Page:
One man's junk is another man's treasure, the saying goes. But for some frugal shoppers who found valuable things found in thrift stores, the proverb rings truer than for most. Unbelievable thrift store treasures include famous historical documents, one-of-a-kind works of art, and valuable historical artifacts.
Some of the most unbelievable thrift store finds were found by people who could just tell that what they were looking for was special, while other buyers were stunned to discover the stories behind the items they picked up on a whim. A savvy thrift store shopper with great taste splurged on a $50 Goodwill painting because he could tell it was worth more, while one lucky art buyer actually bought an "ugly" painting as a joke gift for a friend, only to discover it was an original Jackson Pollock.
From rare historical photos to 2,500-year-old artifacts, here are the stories that will send you to the flea market this weekend.
Jackson Pollack toiled in obscurity for years until he found fame as an artist and is now considered one of the most important painters of the past 100 years. His art has been valued as high as $140 million but one of his paintings ended up in a thrift store. That's where Teri Horton found what she called an ugly painting and paid $5 for it as a gag to cheer up a friend of hers. But buying the painting was just the beginning of Horton's journey.
After she showed it to her friend, Horton didn't have anywhere to put the painting and tried to sell it in a yard sale. A local art professor saw the work and told her she might have a priceless Jackson Pollack painting. Horton spent many years trying to convince the art world, who dismissed her in part because she has an eighth grade education and drove a big rig before retiring, but eventually forensic evidence proved that the piece was authentic. The art world is still dismissing Horton's find, but she isn't giving up and believes the work is worth as much as $50 million.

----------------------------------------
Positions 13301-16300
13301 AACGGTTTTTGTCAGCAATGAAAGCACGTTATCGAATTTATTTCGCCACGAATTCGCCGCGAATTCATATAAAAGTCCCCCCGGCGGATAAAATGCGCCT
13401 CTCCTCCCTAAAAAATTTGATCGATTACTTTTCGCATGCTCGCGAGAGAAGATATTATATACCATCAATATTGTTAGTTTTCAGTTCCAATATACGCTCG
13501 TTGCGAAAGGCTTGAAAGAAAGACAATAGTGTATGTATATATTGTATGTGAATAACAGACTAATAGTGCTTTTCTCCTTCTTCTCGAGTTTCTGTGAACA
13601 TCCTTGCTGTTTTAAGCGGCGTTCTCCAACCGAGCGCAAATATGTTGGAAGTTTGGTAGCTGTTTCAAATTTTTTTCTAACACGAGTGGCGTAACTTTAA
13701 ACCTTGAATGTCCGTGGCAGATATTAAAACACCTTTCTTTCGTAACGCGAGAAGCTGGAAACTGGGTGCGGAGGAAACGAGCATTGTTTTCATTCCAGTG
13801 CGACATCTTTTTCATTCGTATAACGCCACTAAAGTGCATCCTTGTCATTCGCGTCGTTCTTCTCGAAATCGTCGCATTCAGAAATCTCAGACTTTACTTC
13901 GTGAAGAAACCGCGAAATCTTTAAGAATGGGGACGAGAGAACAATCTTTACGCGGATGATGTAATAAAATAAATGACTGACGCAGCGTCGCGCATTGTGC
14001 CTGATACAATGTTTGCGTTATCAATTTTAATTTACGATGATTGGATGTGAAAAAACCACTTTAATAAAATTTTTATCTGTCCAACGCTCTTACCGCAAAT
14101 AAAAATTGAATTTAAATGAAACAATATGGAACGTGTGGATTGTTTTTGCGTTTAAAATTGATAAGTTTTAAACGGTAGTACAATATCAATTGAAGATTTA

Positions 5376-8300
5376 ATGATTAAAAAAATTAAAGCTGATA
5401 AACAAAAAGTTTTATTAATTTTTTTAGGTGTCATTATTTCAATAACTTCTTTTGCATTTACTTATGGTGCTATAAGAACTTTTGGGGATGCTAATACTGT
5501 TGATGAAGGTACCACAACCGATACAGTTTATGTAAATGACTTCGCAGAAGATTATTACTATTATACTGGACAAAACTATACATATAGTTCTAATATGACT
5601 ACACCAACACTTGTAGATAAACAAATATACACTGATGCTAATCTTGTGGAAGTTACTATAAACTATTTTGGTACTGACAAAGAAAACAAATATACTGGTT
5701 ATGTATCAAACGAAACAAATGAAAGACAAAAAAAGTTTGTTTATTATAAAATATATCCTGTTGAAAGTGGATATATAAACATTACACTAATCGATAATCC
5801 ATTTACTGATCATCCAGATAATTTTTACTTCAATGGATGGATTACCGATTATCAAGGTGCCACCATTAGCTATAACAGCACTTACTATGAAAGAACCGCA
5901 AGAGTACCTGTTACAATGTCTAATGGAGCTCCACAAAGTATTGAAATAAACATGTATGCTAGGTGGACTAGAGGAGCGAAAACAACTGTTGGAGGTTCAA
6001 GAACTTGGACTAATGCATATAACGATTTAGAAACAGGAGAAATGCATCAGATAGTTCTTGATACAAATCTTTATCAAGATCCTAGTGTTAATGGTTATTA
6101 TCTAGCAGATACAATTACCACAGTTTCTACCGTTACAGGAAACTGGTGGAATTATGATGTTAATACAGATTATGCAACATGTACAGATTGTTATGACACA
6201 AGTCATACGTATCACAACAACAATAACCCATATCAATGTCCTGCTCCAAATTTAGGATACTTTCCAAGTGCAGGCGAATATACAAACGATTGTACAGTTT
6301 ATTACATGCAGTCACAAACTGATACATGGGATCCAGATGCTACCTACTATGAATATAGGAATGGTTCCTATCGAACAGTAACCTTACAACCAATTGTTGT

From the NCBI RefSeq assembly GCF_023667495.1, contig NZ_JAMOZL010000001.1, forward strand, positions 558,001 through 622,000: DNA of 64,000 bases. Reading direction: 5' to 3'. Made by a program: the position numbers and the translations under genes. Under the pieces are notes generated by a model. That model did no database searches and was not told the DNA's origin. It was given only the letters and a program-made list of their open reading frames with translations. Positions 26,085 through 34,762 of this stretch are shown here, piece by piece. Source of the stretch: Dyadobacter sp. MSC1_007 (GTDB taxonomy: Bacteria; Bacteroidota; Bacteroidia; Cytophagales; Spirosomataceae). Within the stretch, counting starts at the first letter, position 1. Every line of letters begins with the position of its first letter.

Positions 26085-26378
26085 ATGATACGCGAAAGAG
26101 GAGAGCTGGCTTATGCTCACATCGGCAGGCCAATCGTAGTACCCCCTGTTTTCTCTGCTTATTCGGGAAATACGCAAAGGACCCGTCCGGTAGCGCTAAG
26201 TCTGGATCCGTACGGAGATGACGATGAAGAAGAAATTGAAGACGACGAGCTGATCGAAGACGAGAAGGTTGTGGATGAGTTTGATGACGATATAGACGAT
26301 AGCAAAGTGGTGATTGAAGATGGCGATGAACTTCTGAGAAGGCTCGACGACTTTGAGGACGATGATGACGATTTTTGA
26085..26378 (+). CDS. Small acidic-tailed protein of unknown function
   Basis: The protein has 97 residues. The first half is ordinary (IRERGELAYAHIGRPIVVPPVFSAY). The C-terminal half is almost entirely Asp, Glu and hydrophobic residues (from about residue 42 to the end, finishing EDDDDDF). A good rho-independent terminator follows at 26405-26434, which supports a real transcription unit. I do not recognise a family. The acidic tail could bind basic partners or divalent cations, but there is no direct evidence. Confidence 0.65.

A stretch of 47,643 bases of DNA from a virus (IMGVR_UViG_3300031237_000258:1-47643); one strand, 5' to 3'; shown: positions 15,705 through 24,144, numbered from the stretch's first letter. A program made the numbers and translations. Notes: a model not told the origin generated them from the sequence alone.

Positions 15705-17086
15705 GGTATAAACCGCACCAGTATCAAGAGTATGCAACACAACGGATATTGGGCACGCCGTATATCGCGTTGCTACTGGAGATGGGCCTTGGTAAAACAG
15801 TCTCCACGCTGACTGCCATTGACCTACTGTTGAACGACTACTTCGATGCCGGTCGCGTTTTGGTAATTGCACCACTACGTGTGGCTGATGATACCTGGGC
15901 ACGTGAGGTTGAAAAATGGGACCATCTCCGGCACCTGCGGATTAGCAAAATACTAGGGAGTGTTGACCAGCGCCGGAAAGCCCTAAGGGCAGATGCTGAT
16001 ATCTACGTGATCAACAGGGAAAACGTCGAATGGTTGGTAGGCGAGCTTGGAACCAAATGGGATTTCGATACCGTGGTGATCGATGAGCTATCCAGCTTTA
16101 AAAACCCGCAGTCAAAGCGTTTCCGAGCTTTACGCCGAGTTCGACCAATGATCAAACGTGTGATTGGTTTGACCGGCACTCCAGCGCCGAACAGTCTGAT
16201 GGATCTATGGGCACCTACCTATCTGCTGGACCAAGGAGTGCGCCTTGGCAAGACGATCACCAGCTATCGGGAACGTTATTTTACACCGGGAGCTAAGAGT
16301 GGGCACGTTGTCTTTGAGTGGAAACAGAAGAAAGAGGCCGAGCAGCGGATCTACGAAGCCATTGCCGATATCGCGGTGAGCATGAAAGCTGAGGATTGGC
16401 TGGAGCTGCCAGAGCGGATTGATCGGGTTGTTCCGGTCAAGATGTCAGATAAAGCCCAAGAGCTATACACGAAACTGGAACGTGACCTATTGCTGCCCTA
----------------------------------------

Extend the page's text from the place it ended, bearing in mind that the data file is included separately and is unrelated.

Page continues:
The Declaration of Independence is one of the most important historical documents ever produced. Though anyone can see a picture of it or read its text at the click of a mouse, finding a copy of the actual document is more of a challenge.
Despite that, Michael Sparks found a copy of the document in a thrift store in Nashville and bought it for $2.48. The copy he found was actually created in 1823 at the order of then-Secretary of State John Quincy Adams. Sparks later sold the document for $477,650.
The name Billy the Kid conjures images of quiet dusty streets in the Wild West being shaken to life by the outlaw and his band charging through to rob a bank. Despite being immortalized in books and films about his life, however, photographs of him are rare - in fact, there are only two known to exist.
The second was discovered in a thrift store by Randy Guijarro, who paid $2.00 for it. The photo he found sold for $5 million after it was authenticated by forensics experts. It shows Billy the Kid, his gang, the Regulators, and their wives and girlfriends, playing croquet after a wedding.
Perhaps it says something about modern art that so much of it seems to end up in thrift stores, but that's a discussion for the art critics. Andy Fields sure is glad that a sketch by artist Andy Warhol ended up in a thrift shop and was even happier to find out that it was extremely valuable. Warhol was one of the most well-known artists of the 20th century, and the sketch that Fields found shows the seeds of what would become his famous style. The piece was made when the artist was only 10 or 11 years old, and was made in pencil and graphite.
Fields put the piece on eBay, hoping to get more than $2 million for it.